Three of the Southeastern states provide more than half the region's renewable power
Washington, D.C., January 29, 2014 - The Southeastern Region Report, the final portion of the American Council On Renewable Energy's (ACORE) 6th annual Renewable Energy in the 50 States report, was released today. The last in a four-part series, this portion focuses on the renewable energy sector in the fourteen Southeastern states (AL, AR, FL, GA, KY, LA, MS, NC, OK, SC, TN, TX, VA, WV). The report is a review of state energy policies and programs, investment, and market openness as they relate to the current state of renewable energy and its potential for further growth.
"The Southeast certainly has suitable renewable energy resources—like the tremendous biomass resources that are a dominant source of renewable power in the Southeast and now also exported to Europe," said Lesley Hunter, ACORE's Research and Program Manager and lead author of the report. "However, the Southeastern states have often been reluctant to create market signals attractive to renewable energy developers and investors –including appropriate incentives and government initiatives."
Just three states of the fourteen profiled in this report (North Carolina, Texas, and West Virginia) have binding renewable portfolio standards (RPSs) that would attract investors, create jobs and send positive market signals. Excluding Texas, the nation's largest producer of wind power, the Southeast only attracted about 10% of the asset finance, venture capital, and private equity raised for renewable energy in the country in 2012 (and about 5% in the first nine months of 2013).
While ten of the 14 states in Southeast Region have no installed wind power capacity, two of the outliers are nationally recognized hubs for wind development: Texas and Oklahoma. To support the growth of the nation's largest wind power market, Texas is building a $7 billion transmission system designed to facilitate the transmission of about 18.5 GW of wind power from turbines located in West Texas to the population centers farther east in the state.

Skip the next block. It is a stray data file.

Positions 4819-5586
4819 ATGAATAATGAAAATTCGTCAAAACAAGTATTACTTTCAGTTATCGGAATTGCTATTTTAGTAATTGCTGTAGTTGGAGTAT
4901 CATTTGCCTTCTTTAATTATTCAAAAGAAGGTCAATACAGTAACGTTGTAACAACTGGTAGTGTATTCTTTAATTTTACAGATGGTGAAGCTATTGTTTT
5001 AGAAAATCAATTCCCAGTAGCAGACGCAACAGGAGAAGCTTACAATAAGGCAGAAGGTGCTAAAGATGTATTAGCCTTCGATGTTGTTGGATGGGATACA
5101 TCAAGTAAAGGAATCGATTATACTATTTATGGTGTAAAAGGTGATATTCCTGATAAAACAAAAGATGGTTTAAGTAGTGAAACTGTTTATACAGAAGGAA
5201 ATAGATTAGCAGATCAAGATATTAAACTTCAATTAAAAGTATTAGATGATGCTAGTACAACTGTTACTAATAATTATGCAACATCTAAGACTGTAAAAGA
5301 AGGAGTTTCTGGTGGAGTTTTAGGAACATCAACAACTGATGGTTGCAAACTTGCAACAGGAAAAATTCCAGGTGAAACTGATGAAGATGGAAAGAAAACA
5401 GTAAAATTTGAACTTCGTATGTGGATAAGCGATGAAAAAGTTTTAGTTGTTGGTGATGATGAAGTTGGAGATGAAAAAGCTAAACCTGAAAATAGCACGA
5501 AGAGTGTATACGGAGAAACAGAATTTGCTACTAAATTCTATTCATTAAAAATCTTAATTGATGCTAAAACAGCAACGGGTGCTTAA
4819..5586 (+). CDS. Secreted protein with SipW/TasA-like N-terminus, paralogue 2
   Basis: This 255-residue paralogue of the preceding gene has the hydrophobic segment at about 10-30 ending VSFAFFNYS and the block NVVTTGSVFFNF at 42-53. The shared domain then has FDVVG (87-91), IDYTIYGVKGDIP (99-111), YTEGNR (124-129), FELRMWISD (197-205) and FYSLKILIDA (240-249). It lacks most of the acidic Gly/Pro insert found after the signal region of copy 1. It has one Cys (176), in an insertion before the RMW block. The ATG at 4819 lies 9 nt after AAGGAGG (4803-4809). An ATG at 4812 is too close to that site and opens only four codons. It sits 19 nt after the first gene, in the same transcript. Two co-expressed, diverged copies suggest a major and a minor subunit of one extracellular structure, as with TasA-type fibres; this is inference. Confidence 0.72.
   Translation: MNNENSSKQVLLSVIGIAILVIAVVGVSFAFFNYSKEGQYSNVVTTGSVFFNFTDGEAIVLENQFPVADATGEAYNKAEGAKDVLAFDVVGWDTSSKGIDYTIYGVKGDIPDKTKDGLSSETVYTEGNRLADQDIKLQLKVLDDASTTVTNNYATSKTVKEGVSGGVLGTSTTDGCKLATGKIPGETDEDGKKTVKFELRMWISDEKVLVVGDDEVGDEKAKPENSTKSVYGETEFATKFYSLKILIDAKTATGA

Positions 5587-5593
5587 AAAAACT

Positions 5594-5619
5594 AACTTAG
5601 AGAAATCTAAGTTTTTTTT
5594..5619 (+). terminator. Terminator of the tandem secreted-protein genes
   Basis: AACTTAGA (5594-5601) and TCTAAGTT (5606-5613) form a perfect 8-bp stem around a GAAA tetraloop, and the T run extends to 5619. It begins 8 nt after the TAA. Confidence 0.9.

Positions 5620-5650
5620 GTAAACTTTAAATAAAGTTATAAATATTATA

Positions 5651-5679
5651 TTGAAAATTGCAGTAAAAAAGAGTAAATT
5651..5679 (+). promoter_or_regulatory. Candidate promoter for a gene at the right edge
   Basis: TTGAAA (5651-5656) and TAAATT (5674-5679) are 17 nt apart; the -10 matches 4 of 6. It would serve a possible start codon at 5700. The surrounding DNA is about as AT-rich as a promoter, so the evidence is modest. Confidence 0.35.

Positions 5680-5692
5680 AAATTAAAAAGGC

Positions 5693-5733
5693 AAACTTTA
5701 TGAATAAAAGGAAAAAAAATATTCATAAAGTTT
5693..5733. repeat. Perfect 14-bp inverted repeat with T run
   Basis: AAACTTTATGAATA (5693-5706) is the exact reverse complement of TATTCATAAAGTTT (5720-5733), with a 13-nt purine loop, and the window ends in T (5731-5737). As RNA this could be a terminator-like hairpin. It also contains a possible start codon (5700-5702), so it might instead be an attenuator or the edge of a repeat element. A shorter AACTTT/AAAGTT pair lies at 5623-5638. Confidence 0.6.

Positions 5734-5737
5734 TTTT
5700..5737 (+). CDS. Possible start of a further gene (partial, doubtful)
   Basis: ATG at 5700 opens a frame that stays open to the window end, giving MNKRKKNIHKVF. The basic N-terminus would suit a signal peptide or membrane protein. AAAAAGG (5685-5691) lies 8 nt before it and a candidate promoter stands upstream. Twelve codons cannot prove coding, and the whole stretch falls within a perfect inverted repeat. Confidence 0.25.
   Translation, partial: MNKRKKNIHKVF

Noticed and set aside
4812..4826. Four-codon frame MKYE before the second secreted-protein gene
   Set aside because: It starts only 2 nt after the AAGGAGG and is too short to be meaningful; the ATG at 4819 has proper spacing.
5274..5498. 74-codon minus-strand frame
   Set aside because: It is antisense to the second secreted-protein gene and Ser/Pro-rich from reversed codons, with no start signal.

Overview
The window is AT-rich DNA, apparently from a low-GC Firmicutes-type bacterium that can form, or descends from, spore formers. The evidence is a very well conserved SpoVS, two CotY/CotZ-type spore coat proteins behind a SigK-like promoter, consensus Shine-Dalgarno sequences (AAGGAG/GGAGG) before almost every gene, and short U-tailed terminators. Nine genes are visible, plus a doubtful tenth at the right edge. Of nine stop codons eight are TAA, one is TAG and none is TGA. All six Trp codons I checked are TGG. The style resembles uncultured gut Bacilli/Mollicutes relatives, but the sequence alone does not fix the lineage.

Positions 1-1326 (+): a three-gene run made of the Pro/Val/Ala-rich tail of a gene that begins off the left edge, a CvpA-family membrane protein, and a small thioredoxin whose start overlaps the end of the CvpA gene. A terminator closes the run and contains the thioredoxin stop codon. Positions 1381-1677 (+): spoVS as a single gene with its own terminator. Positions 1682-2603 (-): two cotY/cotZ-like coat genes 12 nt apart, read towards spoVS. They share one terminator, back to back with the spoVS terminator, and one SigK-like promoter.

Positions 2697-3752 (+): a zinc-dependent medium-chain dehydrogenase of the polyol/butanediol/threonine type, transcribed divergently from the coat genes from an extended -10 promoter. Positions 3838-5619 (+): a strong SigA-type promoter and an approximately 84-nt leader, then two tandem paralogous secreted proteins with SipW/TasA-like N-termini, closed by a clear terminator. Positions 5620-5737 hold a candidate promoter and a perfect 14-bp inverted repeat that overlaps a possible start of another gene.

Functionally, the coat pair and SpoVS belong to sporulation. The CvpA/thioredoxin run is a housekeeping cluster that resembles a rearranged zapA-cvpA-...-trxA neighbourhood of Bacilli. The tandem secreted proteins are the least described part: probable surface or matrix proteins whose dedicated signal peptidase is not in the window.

Louisiana and a few other states have developed emerging distributed generation markets, and Georgia, North Carolina, Texas, and Florida are home to larger-scale solar development. Georgia Power plans to have nearly 800 MW of solar power commissioned or under contract with developers by 2016. North Carolina has recently become one of the largest developing solar markets in the nation, ranking second in new solar capacity in 2013.
While the region as a whole lags behind national development trends, a few Southeastern states—notably North Carolina, Georgia, and Texas—have emerged as hotspots for growth. "One of the goals of the 50 State Report was to highlight the economic benefits of renewable energy that is supported by state policy. The data in the Report offers the opportunity to compare and contrast and will hopefully encourage states to take advantage of their resources to create jobs and attract investment," concluded Hunter.
Renewable Energy in the 50 States: Southeastern Region provides an executive summary for each state on the status of renewable energy implementation at the state-level. Compiling financial, renewable energy resource potentials, and market and policy information in an easily-accessed online format, the report is intended to be an executive summary for all who are interested in the highlights of the renewable energy sector in the states. Investment information in this report was provided by Bloomberg New Energy Finance.
ACORE's 2013 Renewable Energy in the 50 States: Southeastern Region can be viewed here.
ACORE, a 501(c)(3) non-profit membership organization, is dedicated to building a secure and prosperous America with clean, renewable energy. ACORE seeks to advance renewable energy through finance, policy, technology, and market development and is concentrating its member focus in 2014 on National Defense & Security, Power Generation & Infrastructure, and Transportation.
Additional information is available at www.acore.org.
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